Down East 2013 ©
The summer after my freshmen year of high school, my buddy Sam and I found ourselves confronting two undeniable facts about the women in our lives: the girls we’d grown up with wanted to hang out with older guys, primarily the ones who had jobs and cars — two things we, at fifteen, were too young to possess — and our mothers didn’t want us loafing around our homes because now we ate too much and stayed up too late and our music was too loud and we swore; in short, our lack of purpose took up too much space. What Sam and I had learned since finishing junior high the year before was that we were no longer little boys; what we’d learned after our first year of high school was that, really, we were just little boys. And so, after a week or so of watching beach traffic glide by on Route 1, we found ourselves exploring the forgotten part of our town that, like us, had been deemed useless.
The old yellow mill haunted the Topsham side of the downtown stretch of the Androscoggin River like a crumbling castle. The bigger mill on the Brunswick side, Fort Andross, had already begun a period of post-industrial rebirth, its giant factory-size doors open to a Thai restaurant, an indoor mini-golf course and video arcade, and a Saturday flea market. But across the river, perched atop a rocky ledge, the yellow mill remained in a ghostly state of dereliction. A tall chain-link fence, adorned with barbwire and “No Trespassing” signs, guarded the mill grounds. Through the fence, the tall factory windows and doors were smashed and broken, the long yards and pathways shimmered with glass and discarded metal. The once-proud gambrel roof had sunken in on one side, and it looked as though the grand cupola that rose up from the middle might, in the next summer rainstorm, break loose and sink to the bottom of the river.
Sam and I spent a good week plotting our invasion. Climbing the fence and vaulting the barbwire was too dangerous; hack-sawing through a portion of the fence and sliding through the gap was too public. And then, while studying the mill from the bridge one afternoon, our revelation arrived: if we could descend the ledges into the water, we could swim through the eddies at the bottom of the dam to the mill’s front exposure.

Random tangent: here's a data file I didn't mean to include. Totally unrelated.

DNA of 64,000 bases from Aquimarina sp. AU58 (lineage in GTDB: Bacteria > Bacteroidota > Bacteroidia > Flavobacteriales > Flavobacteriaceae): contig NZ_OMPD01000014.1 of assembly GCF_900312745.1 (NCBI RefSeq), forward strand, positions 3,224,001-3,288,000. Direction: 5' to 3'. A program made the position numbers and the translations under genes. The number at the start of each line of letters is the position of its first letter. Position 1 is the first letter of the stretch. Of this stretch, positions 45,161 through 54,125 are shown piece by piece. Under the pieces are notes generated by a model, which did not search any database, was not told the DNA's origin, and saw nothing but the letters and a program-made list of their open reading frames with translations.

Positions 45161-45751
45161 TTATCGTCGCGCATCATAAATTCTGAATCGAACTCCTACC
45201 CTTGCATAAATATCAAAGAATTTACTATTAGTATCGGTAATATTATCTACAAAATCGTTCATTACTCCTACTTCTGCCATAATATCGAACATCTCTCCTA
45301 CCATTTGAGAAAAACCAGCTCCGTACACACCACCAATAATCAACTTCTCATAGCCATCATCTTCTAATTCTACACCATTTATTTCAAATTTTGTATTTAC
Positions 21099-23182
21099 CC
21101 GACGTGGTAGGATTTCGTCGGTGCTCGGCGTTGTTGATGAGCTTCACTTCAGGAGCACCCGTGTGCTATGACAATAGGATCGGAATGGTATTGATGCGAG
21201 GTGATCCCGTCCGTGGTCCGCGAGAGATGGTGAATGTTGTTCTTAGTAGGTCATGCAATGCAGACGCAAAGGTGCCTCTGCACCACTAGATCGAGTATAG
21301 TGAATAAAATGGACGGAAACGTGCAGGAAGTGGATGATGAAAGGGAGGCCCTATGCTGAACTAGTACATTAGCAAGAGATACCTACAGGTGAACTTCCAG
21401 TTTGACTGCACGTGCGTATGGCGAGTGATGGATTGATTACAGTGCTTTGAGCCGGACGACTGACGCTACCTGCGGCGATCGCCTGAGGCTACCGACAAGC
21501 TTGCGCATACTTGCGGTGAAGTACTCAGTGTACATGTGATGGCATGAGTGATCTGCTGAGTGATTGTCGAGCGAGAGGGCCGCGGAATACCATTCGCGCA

That evening, Sam and I packed a small bag with rope, a hatchet, and a flashlight, and by dusk we were moving through the shadows of the ledge, lowering ourselves into the river and wading through the stinking foam along the rocks. Minutes later, we were climbing the ledge, shimmying up the splintered pilings, and hacking our way through the broken floorboards. Suddenly, as if waking from a dream, we found ourselves standing within a massive cathedral-like emptiness.
The air was musty, the silence heavy. We crept across the splintered floor boards with great caution: as if any noise might wake the giant hibernating machines whose real functions had been buried beneath layers of rust. In one corner, I found several hundred stacks of blank paper, yellowed and decaying, in eight-foot piles. Sam, a navy kid and always braver than me, climbed inside an old service elevator. “Press the button,” he said, and I watched him ascend into the darkness of the shaft until I heard his voice calling me up from above. After climbing several sets of stairs, I followed Sam up a broken ladder, ascending three stories through a narrow square shaft. At the top of the ladder, we viewed our town in a way we never had before: Maine Street, the college, even the woods beyond Mere Point, all seemed to melt into the waters of Merrymeeting Bay, as if returning to an original home in the Atlantic.
Now, fifteen years later, the yellow mill is home to a real estate office, a medical practice, and a nice bar with good beer and decent crowds and a pleasant porch that hangs directly over the river. On the walls of the barroom are beautiful old photographs of the period when the mills were very useful to our town, when men and women made their livelihood in industries that have become long forgotten. But sometimes, when I am fishing for stripers on the Brunswick side of the river, I look at those ledges and the pilings and I think back to that period of the mill’s history that is without any documentation, when it was of no use to anyone but me and my old buddy Sam.